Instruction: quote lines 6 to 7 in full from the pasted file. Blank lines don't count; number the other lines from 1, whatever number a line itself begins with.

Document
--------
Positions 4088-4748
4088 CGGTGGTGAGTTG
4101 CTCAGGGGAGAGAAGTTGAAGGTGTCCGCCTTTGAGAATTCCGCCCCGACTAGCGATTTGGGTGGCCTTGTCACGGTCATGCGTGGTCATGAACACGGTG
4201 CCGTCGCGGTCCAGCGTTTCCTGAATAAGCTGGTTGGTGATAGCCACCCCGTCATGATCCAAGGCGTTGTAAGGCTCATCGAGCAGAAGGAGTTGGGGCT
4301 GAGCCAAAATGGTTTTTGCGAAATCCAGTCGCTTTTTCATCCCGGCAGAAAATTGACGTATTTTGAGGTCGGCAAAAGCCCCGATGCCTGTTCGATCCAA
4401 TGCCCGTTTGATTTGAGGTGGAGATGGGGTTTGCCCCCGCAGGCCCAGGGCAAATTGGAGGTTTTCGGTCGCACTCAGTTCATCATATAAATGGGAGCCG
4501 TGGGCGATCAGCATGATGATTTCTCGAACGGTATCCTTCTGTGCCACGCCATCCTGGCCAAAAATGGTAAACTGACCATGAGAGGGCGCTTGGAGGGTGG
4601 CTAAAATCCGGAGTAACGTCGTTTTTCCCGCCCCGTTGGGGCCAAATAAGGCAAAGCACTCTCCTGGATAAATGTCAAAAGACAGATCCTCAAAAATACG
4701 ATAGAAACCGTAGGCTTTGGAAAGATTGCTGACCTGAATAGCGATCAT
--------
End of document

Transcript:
4401 TGCCCGTTTGATTTGAGGTGGAGATGGGGTTTGCCCCCGCAGGCCCAGGGCAAATTGGAGGTTTTCGGTCGCACTCAGTTCATCATATAAATGGGAGCCG
4501 TGGGCGATCAGCATGATGATTTCTCGAACGGTATCCTTCTGTGCCACGCCATCCTGGCCAAAAATGGTAAACTGACCATGAGAGGGCGCTTGGAGGGTGG